Texas healthcare ranks “average” in recent report
A recent study conducted by MoneyRates.com assesses health care in all 50 states, and ranks the states accordingly. The study looks at states where finding and paying for healthcare is most difficult, both as a result of high costs of care and limited accessibility.
The report uses the following metrics to rank each state:
- Health-insurance coverage – based on the percentage of each state’s population covered by health insurance
- Longevity – based on state death rates adjusted for age differences in state populations
- Child-vaccination coverage – based on the percentage of children in each state who have received comprehensive vaccinations
- Infant survival – based on the childbirth mortality rates in each state
- Nursing-home capacity – based on the percentage of nursing-home capacity currently available
- Hospital capacity – based on the percentage of hospital beds available
- Patient-care doctors – based on the number of patient-care doctors per capita
Texas ranks in the ‘average’ category overall, showing an average percentage in the mid-twenties, out of one-hundred. This ranking is a result of very low rankings in some categories of care, coupled with higher than national average rankings in other categories.
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Here are Texas’s standout trends:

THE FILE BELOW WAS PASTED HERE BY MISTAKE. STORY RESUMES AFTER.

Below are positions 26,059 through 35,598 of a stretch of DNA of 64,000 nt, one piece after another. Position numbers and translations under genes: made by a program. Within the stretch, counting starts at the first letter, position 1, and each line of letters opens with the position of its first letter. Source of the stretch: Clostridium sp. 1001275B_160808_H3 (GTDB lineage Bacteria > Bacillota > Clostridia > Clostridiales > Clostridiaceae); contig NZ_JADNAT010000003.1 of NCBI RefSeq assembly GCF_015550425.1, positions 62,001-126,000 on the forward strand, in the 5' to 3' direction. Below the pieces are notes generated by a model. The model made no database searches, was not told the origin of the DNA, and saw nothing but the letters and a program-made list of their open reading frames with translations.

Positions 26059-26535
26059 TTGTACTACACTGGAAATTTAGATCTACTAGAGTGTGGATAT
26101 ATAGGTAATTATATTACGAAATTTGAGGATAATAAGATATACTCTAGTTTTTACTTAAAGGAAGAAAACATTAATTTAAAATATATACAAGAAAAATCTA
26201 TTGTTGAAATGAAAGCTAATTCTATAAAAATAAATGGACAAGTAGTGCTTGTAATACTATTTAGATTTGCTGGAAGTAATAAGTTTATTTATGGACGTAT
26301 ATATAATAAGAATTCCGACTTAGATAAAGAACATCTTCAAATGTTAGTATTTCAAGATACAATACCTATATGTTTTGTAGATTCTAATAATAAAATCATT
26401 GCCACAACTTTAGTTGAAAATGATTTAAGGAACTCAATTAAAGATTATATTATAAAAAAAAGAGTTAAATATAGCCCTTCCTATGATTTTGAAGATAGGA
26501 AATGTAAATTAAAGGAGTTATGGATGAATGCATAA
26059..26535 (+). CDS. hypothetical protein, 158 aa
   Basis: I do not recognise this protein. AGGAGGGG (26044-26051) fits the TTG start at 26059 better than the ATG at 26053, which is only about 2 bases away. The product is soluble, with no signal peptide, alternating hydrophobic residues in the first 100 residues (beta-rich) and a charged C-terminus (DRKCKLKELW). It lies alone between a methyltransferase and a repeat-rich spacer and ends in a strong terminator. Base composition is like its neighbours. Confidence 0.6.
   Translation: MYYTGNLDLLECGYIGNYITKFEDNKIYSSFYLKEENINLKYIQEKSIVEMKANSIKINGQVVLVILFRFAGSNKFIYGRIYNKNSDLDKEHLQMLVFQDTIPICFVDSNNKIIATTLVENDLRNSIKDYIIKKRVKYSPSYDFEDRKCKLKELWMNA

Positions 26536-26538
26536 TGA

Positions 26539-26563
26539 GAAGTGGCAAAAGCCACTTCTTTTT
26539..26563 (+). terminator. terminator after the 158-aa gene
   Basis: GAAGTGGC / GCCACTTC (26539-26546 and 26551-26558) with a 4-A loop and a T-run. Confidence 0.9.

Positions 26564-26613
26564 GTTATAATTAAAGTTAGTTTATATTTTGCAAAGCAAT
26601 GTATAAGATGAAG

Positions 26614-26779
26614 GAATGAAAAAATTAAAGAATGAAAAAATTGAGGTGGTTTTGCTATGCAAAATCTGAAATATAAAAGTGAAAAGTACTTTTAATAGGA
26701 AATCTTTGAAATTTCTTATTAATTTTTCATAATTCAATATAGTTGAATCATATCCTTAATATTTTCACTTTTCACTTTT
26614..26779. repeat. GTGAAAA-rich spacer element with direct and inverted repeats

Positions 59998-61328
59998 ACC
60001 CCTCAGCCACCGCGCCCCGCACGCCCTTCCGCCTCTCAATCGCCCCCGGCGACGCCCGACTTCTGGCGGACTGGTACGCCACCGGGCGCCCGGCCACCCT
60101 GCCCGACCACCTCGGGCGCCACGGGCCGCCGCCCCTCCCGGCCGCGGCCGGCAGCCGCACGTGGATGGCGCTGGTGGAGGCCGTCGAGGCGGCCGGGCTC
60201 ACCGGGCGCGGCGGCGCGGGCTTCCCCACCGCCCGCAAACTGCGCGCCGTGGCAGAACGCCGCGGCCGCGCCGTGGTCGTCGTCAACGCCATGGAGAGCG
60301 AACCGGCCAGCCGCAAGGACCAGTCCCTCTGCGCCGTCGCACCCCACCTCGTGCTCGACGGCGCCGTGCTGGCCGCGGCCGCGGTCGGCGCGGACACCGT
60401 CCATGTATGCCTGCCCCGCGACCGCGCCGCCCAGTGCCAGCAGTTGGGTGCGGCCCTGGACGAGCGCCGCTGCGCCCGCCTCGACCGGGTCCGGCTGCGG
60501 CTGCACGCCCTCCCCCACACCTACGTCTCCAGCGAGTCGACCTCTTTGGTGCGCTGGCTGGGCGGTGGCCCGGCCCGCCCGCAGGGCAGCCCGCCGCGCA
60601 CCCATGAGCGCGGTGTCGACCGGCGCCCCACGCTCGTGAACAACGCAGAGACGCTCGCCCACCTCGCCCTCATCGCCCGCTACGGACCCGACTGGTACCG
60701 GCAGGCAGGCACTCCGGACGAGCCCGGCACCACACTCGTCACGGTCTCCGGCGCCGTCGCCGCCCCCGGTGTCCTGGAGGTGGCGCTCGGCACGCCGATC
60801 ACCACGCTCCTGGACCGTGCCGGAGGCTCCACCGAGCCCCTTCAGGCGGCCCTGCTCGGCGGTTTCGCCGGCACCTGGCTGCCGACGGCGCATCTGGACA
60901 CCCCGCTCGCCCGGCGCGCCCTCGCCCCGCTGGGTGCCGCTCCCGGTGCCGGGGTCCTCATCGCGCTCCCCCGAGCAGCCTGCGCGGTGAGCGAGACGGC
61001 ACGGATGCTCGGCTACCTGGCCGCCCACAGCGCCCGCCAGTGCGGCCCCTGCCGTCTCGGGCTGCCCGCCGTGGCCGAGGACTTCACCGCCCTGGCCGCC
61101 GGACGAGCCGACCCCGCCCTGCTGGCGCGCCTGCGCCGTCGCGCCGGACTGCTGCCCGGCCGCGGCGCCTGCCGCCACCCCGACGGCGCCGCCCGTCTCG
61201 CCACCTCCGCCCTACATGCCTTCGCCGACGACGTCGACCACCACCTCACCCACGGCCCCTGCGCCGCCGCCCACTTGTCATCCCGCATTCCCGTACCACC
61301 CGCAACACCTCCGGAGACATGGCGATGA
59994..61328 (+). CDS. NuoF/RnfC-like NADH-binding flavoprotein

The highest ranking category in the state was in home nursing care, which ranked in the top 20 percent across the nation. Overall hospital capacity was slightly above average as well, showing a ranking near the top 40 percent. This suggests that patients are able to access hospital care, on average, better than other states.
Child vaccination rates and patient care, however, ranked near the bottom compared to other states. Texas was placed in the bottom 40 percent in both categories. Infant survival rates and infant mortality both ranked average compared to other states, according to the report.
Senior Analyst, Richard Barrington, speculated as to some reasons Texas may rank highest in some cases, and lowest in others. Positive marks in nursing home and hospital capacity in the state are largely a result of the investment and focus on commercial real estate across Texas.
Barrington also suggested that the poor performance in child vaccination rates is a result of the lack of investment in human service areas, and more investment on things like infrastructure.
A key finding in the report shows Texas ranking last in health care coverage. Texas is more than three percentage points behind the second lowest ranked state. Barrington explained that this low ranking in coverage is directly a result of policy choices made during budget debates this session. The allocation of funding to specific departments is one such example.
While the overall budget increased by 16 percent, the funding allocated towards health and human services in the state only increased 1 percent. The unemployment rates in the state are also a contributing factor according to the report. Texas has an unemployment rate of 3.7 percent. If employers incentivised health care coverage, encouraging more Texans to become employed, the rates of coverage could increase.